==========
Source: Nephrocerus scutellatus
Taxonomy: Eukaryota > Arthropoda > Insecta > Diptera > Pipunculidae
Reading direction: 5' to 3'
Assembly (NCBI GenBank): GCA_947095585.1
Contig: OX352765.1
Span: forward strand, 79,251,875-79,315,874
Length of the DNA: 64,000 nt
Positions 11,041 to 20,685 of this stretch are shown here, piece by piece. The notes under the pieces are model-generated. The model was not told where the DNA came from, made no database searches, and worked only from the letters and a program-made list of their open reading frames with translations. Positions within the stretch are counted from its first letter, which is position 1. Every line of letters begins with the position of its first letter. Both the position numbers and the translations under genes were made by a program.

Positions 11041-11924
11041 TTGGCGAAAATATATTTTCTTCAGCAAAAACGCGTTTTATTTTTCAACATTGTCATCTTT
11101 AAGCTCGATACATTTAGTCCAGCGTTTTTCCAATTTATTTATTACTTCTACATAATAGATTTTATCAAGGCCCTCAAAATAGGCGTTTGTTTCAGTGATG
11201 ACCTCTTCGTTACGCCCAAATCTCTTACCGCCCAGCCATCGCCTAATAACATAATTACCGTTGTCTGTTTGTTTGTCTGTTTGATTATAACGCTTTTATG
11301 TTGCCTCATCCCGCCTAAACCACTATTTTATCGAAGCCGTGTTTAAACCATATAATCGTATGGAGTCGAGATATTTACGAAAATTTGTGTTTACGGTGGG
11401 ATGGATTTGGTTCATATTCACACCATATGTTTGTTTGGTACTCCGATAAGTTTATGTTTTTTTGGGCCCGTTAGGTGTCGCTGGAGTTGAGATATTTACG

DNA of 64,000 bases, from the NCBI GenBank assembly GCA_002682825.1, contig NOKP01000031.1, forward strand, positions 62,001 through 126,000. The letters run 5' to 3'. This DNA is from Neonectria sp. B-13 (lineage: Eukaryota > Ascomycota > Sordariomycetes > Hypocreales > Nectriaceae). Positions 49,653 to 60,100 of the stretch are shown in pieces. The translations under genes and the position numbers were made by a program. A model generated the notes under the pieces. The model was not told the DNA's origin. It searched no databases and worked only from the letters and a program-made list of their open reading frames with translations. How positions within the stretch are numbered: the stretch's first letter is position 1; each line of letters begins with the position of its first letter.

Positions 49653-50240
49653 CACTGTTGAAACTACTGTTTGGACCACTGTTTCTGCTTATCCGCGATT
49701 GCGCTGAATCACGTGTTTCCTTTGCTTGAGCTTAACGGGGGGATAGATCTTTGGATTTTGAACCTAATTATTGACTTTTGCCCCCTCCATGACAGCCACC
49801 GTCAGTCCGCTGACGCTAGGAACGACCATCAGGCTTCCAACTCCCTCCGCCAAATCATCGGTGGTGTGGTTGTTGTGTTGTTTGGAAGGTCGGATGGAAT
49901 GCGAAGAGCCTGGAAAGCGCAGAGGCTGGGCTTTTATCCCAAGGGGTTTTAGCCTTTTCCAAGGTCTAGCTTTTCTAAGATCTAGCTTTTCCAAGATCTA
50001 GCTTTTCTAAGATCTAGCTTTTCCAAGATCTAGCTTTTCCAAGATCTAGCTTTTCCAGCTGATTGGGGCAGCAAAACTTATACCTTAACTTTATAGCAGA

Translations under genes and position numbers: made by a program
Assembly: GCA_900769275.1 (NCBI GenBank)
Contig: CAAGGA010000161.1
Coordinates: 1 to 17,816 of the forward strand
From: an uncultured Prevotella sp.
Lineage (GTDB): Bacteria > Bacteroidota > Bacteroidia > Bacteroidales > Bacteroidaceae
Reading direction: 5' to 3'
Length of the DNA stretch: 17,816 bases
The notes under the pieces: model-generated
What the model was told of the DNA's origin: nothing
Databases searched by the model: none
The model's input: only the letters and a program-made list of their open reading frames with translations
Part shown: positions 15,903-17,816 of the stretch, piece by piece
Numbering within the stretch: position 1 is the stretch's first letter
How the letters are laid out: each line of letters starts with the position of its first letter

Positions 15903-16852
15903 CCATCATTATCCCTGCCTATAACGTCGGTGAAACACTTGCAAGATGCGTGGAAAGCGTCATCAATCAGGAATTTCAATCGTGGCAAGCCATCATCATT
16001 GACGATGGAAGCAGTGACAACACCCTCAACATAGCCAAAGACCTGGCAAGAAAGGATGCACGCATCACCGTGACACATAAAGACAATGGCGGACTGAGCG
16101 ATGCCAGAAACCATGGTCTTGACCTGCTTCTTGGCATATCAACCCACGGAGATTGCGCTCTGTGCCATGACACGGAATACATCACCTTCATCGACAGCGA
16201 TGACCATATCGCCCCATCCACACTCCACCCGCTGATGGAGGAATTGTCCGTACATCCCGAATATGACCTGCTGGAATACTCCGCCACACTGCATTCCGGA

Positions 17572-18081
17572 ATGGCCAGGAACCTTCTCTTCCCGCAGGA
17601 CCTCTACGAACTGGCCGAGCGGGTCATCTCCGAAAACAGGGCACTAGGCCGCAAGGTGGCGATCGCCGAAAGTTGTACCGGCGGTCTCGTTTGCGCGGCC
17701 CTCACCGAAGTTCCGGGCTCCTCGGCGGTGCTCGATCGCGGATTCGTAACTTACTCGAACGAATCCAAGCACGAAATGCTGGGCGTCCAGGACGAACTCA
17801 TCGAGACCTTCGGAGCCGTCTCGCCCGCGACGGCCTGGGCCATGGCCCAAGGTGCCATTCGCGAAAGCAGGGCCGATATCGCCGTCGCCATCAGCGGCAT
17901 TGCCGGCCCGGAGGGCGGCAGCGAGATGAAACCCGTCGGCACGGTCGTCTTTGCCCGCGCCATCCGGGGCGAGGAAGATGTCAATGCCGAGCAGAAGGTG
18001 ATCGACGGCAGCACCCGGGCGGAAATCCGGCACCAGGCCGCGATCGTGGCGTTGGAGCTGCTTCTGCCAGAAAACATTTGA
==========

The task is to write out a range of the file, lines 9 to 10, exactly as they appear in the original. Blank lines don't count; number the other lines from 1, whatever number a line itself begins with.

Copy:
Positions 11041-11924
11041 TTGGCGAAAATATATTTTCTTCAGCAAAAACGCGTTTTATTTTTCAACATTGTCATCTTT